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Describe the elements you might include in a campaign wrap-up report for a client.

When it comes to reports, my firm requires a weekly call and a weekly report, which is the best practice I have even experienced in my past healthcare jobs. You want everyone to be on the same page, so I put my pending work, new interests, and upcoming vs. past pitches in a report. Using this data, you can evaluate during your weekly call and strategically plan a course of action that both the client and the publicist agree on. A relationship between a client and a publicist needs to be transparent because a client who is involved and willing to help by being responsive to time-sensitive media will succeed the most. 

How do you stay updated on industry trends?

Regarding industry trends, I am constantly looking for the latest trends on LinkedIn and other social media professional development groups. During my downtime, I read publications and literature about my field. It doesn’t matter if the campaign is directly associated with healthcare, but this helps you as a practitioner stay on top of the latest trends and developments to help you, whether it be with new pitching topics or meeting brainstorming. As previously stated, media relationships are essential, so if you help a journalist, they will tend to help you and tell you insider information about the industry, including notifying you of what works for other industry professionals. It is necessary for the communications industry to always be willing to learn and share experiences because clients and the field will ultimately benefit.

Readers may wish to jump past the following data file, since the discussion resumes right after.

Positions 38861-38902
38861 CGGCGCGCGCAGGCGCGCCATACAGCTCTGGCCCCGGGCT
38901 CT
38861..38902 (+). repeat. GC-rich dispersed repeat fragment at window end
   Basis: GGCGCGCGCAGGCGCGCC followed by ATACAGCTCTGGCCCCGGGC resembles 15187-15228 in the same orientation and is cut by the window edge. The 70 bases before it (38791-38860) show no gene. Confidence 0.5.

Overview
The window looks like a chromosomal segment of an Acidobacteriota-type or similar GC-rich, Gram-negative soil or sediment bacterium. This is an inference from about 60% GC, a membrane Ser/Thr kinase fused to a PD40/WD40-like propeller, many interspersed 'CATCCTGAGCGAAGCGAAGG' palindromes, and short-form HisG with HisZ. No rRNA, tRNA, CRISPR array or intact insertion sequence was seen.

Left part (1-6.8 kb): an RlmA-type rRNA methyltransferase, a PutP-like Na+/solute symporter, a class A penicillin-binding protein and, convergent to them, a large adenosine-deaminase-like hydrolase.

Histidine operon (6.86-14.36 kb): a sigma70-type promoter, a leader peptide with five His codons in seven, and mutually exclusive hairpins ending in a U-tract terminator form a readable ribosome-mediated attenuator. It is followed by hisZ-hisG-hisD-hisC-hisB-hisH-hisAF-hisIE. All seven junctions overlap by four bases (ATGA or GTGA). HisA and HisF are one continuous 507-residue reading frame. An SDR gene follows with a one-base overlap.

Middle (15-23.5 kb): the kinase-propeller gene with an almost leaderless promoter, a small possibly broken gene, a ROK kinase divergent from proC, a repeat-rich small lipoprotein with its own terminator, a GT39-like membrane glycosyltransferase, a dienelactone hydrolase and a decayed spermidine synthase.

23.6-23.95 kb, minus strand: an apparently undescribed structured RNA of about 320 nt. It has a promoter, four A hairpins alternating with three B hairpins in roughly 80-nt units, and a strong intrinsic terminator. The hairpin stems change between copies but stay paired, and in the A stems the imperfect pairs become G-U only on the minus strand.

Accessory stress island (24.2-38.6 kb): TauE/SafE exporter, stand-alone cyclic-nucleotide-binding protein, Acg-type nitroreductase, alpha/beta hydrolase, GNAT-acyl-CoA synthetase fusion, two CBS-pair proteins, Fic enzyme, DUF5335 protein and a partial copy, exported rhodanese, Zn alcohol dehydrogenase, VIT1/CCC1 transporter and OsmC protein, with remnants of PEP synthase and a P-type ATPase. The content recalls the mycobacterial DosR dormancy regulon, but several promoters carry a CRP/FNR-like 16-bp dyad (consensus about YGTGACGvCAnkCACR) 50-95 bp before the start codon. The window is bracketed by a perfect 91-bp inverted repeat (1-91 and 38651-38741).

Describe a PR campaign you worked on of which you’re especially proud.

I can genuinely say that there isn’t a campaign that has disappointed me, but one campaign that stands out to me still to this day is my first healthcare client. There is nothing like your first client jitters and the wonder of starting your career in the “unknown.” Coming fresh out of college, you hear about the good and the bad. Here you are with all the answers, but I’m not sure what to expect. It’s your time to shine as a PR practitioner with all the answers. However, what made it so meaningful and memorable was how great of a client they were and how the client was even the former head surgeon of the United States military. Not only did I get to work on their efforts to grow their medical consultation organization, but I was fortunate to hear some of the industry’s most remarkable stories from one of the industry’s most brilliant minds.

What are your sources for daily news?

I never stick to one news outlet, but I use a combination of news outlets on social media, daily emails from Morning Brew, Wall Street Journal, Apple News, and my firm’s internal daily email briefs. There is always something exciting happening that helps me develop my pitches and brainstorm ideas for clients.